Pentagon Defends Jet Use, Planes Needed for Wartime Mission
By Staff Sgt. Kathleen T. Rhem, USA
American Forces Press Service
WASHINGTON, May. 31, 2000 DoD will tighten up the way it determines the right size of its fleet of operational support aircraft in response to a recent congressional report.
The report says DoD's current process isn't clearly linked to wartime requirements, as department policy requires, Pentagon spokesperson Ken Bacon said in a May 30 briefing.
Bacon said DoD agrees the standards could be clearer and the process perhaps better, and it will work to develop them.
He said DoD has 364 of its 391 authorized operational support aircraft, which provide mobility to commanders and other military leaders in time of war. "This is a fleet that is set up to take commanders quickly to remote locations that may not be covered by commercial air traffic, particularly in wartime," he said.
DoD is required to maintain the planes for use with little or no notice.
"You can't generate that fleet of planes overnight. You have to maintain it on a day-to-day basis. It doesn't do any good to have the planes sitting in mothballs at airports. They have to be functional, they have to have trained crews, and they have to be flown in order for them to be functional and have trained crews," Bacon said. "If you have a requirement to maintain these planes and to maintain them in ready condition with trained crews, it doesn't do any good to fly them around empty. You might as well fly people in them."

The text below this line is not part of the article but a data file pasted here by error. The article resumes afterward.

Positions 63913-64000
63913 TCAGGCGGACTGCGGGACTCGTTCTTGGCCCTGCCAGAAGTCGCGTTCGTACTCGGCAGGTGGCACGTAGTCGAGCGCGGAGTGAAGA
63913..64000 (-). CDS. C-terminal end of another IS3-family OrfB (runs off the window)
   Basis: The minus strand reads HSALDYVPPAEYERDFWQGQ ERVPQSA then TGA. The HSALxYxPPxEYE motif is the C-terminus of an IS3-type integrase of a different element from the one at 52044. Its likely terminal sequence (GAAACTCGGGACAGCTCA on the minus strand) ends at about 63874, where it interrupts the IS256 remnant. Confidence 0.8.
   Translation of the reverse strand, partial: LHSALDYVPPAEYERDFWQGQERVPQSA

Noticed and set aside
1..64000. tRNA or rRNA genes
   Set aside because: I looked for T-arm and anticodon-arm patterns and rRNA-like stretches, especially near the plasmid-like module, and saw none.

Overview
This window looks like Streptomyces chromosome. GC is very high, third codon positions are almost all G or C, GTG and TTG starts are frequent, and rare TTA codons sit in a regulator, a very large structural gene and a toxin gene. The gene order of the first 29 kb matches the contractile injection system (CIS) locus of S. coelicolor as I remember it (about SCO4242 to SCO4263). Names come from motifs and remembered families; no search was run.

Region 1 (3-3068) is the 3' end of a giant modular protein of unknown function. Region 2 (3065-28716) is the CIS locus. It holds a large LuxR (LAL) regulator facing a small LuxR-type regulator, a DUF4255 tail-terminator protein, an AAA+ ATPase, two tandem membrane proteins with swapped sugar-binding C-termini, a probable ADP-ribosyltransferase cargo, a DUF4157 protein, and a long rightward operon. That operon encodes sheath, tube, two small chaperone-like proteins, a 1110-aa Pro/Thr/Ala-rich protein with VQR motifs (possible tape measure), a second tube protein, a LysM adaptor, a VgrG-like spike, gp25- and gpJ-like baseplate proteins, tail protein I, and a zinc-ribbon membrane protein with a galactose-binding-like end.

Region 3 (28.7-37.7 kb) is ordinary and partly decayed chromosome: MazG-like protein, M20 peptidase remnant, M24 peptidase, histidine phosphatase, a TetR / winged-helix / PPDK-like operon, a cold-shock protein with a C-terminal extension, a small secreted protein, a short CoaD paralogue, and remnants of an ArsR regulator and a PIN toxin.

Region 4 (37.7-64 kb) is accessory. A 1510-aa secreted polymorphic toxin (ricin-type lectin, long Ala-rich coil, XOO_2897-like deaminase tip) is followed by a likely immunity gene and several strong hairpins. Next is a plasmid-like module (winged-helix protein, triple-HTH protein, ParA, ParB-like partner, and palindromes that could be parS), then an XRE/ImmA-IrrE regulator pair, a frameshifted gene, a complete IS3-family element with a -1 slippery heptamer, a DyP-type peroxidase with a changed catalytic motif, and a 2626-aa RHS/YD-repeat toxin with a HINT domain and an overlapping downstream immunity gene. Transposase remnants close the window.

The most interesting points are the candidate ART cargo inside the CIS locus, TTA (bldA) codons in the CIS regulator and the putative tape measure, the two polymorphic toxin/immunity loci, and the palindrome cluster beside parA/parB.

Pentagon officials said they would consider a report recommendation that DoD annually review requirements for the fleet's size.
"We may decide, after looking at the question, that the requirements don't change enough from year to year to warrant an annual review," Bacon said. "Therefore, we would stick with one that takes place every two or three years."
Certain members of Congress have called the planes a "silver-starred perk" used to ferry generals around. Bacon rebutted these charges, saying that of the more than 291,000 passengers on these aircraft in fiscal 1999, less than 5 percent were generals or admirals. "So the vast bulk of them were lower-ranking people, normal troops going from place to place," he said.
He also said that of the 14 different types of aircraft in the fleet, more than half are small, propeller-driven planes. "I am not sure they would be called luxury planes or not," Bacon said.